In a rare display of mutual admiration, President Carter and Sen. Edward M. Kennedy (D-Mass.) appeared Rose Garden as Carter signed into law fought for vigorously.
"Well, there's no debate about trucking deregulation," Kennedy joked to the delighted crowd after he was called on by the president to say a few words. Kennedy had spent much of the last eight months trying to get Carter on the same platform to debate him as both sought the Democratic Party's presidential nomination.
Yesterday's signing ceremony was their first public appearance together since last Dec. 9 when both attended a birthday dinner party here in honor of House Speaker Tip O'Neill.
Kennedy, who commended the president for "a very special effort" on behalf of the bill, was a strong supporter of trucking deregulation long before he and Carter teamed up a year ago to support a measure and build a coalition for it -- something Carter acknowledged in his introduction.
"There was one senator who worked on this legislation for at least two years prior to that, sometimes alone, sometimes facing discouragement, but never giving up on the concept," Carter said.
Like the airline and banking deregulation bills already enacted into law during Carter's tenure at the White House and a rail deregulation bill pending in the House, the trucking law is designed to introduce more competition into a heavily regulated sector of the economy.
The new law pares back 45 years of extensive federal regulation of the trucking industry. It will make it easier for new trucking companies to enter the business and for existing firms to expand their services, will give the firms more freedom to raise or lower freight rates without government intervention, gradually will limit the antitrust immunity that now enables competing truckers to agree on prices they will charge, and will pave the way for eliminating many route and commodity restrictions that inhibit fuel-saving and efficient operations.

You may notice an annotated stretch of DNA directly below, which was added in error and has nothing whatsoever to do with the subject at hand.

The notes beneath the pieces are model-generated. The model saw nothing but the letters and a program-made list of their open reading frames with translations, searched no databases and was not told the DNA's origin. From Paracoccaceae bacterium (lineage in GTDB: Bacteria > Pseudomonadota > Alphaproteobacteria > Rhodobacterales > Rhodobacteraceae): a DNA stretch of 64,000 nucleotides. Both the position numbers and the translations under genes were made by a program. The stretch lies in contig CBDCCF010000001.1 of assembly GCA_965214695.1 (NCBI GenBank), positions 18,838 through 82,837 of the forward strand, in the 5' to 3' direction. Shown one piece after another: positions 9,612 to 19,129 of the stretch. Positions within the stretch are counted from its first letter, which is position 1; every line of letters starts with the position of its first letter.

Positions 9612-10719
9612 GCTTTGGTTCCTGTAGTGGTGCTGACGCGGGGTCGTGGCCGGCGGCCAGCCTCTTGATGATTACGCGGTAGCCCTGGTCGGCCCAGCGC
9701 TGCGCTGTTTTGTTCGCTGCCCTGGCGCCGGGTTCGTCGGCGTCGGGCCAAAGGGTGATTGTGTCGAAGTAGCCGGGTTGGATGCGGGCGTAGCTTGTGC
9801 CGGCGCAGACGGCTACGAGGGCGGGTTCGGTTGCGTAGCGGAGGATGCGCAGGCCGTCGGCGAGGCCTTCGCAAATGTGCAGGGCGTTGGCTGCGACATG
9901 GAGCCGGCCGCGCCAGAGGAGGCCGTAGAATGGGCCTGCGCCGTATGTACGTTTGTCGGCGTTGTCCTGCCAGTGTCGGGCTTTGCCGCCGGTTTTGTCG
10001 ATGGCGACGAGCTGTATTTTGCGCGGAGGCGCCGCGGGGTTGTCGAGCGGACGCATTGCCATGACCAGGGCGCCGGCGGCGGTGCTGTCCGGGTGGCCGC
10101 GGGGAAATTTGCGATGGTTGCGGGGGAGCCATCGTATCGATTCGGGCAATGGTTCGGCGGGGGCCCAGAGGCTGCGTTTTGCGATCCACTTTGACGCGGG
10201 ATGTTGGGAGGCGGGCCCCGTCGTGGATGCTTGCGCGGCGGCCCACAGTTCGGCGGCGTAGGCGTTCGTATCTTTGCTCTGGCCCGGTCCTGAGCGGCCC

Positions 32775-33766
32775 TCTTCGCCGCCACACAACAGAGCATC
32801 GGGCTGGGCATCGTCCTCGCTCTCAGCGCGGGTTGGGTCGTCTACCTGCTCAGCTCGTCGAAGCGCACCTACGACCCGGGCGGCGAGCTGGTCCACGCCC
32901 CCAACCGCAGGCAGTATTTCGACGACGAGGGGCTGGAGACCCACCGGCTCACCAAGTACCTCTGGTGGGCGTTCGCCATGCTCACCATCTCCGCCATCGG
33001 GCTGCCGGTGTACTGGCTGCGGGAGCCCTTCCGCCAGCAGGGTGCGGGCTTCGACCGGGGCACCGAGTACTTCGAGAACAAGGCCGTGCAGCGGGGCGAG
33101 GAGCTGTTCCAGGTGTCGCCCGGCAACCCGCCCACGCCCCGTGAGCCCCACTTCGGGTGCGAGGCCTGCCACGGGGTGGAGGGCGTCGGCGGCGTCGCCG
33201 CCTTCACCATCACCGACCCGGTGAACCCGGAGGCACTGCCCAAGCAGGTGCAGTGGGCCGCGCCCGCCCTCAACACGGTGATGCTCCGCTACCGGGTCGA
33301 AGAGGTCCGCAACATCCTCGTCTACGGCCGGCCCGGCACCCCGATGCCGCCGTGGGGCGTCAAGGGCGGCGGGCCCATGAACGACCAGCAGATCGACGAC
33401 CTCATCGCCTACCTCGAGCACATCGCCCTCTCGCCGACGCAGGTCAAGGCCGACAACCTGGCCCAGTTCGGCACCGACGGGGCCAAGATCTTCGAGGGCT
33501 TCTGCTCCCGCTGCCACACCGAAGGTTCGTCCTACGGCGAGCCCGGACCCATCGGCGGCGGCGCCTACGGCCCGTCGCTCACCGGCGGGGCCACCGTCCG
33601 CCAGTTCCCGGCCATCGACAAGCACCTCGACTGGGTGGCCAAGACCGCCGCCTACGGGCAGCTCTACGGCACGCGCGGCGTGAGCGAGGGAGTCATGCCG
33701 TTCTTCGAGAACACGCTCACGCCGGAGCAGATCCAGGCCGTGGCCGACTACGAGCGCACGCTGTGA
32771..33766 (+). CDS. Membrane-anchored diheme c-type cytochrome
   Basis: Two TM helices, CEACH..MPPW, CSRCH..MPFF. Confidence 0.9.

"This act will bring the trucking industry into the free-market system where it belongs," Carter said yesterday.
"The Motor Carrier Act of 1980 will eliminate the red tape and the senseless overregulation that have hampered the free growth and development of the American trucking industry," he said. By ending wasteful practices and promoting competition, the president said the bill will help in the fight against inflation by reducing costs of products consumers buy, as well as save millions of gallons of gasoline every year.
The ICC has been preparing for the legislation and today is to announce plans for its implementation.
As might be expected, the occasion of the bill-signing was ripe for quips about the rivalry for the Democratic presidential nomination. Before President Carter joined the assemblage of almost 250 in the Rose Garden, the table for the bill-signing had to be raised so that photographers behind the crowd could see it. When it was clear someone needed to sit in the chair to test whether it was high enough, Commerce Committee Chairman Howard W. Cannon (D-Nev.), a chief Senate sponsor of the bill, said to Kennedy, "Ted, why don't you sit down there and see how it fits?"
"I'd be delighted to sit down," Kennedy said, laughing.
Carter's introduction of Kennedy followed words of strong praise for Kennedy's leadership on the trucking issue from Cannon.
"This bill demonstrates how effective the senator can be in developing a controversial issue and working with his colleagues in Congress in implementing comprehensive and effectiver legislation," Cannon said. Cannon, who had teamed with Kennedy on the airline bill, also lauded the president's support and effectiveness on the trucking issue.